Though BJP has some important Muslim leaders at the national level with at least two of them holding ministerial jobs, the party is still far from generating trust among the members of this minority community. They still see the party as communal and anti-Muslim. This minority community does not trust the Congress completely but their feelings of mistrust are much sharper and deeper in case of BJP. BJP cannot become a pan-India party without winning over their trust.
Led by Prime Minister, Narendra Modi the Bharatiya Janata Party is gearing up for the 2019 Lok Sabha polls unless, of course, the elections are pre-poned. The focus of the party is on what is being described as mass outreach programmes.
While the Prime Minister has been taking every opportunity to interact with the people in various parts of the country ministers and party MPs will be out among the people to gauge their mood. They are supposed to gather useful feedback for the party ahead of the big battle. The party will concentrate more on constituencies where it lost last time.
In 2014, the BJP had won 282 out of 543 Lok Sabha seats, becoming the first ever non-Congress party to win a parliamentary majority on its own. Party leaders will aggressively promote developmental schemes such as the Pradhan Mantri Ujjawala Yojana that provides subsidized LPG connections to Below Poverty Line (BPL) households.
The party, though, still relies a lot on Modi’s appeal which stems as much from his commitment to the country and the BJP as from proven track record as an administrator. But there are critics who only point to his role as a Rashtriya Swayamsevak Sangh man, the organiser of LK Advani’s Rath Yatra and the man under whose watch Gujarat burnt.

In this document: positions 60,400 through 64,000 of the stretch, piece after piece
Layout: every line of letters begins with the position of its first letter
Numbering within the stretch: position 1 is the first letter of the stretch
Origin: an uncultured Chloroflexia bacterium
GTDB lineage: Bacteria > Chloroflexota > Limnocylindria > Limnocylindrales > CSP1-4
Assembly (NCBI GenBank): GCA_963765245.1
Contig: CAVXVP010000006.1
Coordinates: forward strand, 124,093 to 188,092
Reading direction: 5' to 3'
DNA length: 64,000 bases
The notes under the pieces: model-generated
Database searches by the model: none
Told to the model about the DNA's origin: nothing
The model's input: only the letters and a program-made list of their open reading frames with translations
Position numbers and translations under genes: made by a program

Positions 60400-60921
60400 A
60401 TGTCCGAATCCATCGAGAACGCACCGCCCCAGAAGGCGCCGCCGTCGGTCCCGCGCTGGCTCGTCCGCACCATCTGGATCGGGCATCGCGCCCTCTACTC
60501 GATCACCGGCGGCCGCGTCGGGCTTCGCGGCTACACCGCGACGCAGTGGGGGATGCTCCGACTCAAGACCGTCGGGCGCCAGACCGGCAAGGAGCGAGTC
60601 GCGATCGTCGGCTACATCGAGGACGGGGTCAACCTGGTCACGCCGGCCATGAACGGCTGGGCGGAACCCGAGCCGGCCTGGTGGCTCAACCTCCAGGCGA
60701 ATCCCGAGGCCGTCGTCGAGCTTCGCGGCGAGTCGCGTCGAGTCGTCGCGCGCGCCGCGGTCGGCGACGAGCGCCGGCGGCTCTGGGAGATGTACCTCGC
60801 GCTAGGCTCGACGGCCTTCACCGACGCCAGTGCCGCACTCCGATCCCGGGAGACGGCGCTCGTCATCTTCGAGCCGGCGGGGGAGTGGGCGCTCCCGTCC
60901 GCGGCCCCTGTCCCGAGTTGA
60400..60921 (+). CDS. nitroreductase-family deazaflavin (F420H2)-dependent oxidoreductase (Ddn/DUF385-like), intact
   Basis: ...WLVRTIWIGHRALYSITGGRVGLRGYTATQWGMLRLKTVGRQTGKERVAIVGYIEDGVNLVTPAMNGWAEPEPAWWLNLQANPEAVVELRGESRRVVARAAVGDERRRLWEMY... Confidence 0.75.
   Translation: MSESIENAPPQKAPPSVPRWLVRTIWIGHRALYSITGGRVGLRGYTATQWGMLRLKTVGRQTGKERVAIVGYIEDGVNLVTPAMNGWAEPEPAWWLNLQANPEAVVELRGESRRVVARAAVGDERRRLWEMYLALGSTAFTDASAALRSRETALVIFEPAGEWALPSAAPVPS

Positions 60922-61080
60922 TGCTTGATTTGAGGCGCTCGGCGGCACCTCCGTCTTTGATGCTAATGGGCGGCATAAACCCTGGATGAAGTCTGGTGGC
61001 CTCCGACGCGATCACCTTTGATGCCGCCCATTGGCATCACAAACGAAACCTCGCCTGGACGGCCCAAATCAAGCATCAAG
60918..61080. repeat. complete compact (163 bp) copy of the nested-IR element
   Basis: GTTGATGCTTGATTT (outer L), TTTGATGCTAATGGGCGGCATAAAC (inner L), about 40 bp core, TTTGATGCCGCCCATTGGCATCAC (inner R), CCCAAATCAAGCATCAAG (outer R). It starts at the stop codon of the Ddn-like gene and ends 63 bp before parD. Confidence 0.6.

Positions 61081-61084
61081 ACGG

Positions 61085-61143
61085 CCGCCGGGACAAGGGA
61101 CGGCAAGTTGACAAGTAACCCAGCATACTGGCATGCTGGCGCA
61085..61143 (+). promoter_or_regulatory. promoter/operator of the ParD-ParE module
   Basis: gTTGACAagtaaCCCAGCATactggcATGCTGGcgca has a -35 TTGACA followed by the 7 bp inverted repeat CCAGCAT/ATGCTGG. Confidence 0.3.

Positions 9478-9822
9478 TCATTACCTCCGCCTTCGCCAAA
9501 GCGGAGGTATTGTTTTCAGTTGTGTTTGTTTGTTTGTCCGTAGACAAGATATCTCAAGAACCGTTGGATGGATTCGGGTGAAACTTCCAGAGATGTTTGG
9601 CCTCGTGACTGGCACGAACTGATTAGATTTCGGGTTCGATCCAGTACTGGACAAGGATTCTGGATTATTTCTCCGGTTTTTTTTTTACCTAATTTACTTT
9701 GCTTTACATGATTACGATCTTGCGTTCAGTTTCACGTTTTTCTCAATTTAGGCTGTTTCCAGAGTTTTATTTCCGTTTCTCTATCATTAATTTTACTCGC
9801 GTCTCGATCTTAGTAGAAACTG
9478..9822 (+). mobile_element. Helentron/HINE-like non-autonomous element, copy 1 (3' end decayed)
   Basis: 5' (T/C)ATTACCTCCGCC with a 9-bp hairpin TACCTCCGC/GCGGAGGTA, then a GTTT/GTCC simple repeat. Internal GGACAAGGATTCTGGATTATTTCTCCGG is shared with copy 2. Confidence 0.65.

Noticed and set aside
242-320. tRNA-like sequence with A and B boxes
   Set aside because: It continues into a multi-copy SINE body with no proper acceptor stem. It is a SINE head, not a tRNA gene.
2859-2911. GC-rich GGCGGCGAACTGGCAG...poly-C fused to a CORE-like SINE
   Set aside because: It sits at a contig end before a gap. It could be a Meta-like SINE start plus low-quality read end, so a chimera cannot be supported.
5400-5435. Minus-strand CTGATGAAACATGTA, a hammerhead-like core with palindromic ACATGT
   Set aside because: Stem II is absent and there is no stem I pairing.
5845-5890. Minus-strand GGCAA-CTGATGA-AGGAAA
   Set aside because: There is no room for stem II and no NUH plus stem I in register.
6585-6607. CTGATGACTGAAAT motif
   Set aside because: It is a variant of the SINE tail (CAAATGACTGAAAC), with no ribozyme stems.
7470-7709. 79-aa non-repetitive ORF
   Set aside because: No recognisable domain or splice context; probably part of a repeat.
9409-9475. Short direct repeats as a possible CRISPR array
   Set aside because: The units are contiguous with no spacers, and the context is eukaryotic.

But he also has the image of a strong administrator and someone who is both incorruptible and not interested in pushing his own family. And in all this he emerges as a leader who is firm and decisive.
However, it is not easy to talk about the BJP without it being compared with the Congress record. From that point of view they have similarities as well. If the BJP is blamed for Ayodhya and Gujarat the Congress cannot be absolve itself of the responsibility for anti-Sikh riots of 1984.
The Congress, though, did something to heal the Sikh wounds by making Manmohan Singh the Prime Minister for two terms. The party has also made peace with the community in Punjab where it is ruling now.
The BJP has failed to do this in Gujarat where, according to political observers, no Muslim has been given a party ticket to contest in three Assembly and two Lok Sabha elections under Modi. Had that been done Muslims sentiments would have been assuaged.
Though the party has some important Muslim leaders at the national level with at least two of them holding ministerial jobs, the party is still far from generating trust among the members of this minority community. They still see the party as communal and anti-Muslim.
Not that the Muslims trust the Congress completely but their feelings of mistrust are much sharper and deeper in case of BJP. This remains an area of concern for the party which must ways of addressing the grievances of Muslims who constitute an important vote-bank. BJP cannot become a pan-India party without winning over their trust.
Sources in the BJP said that even Modi is worried on this account and the party’s mass outreach programme would also focus on reaching out to the members of this minority community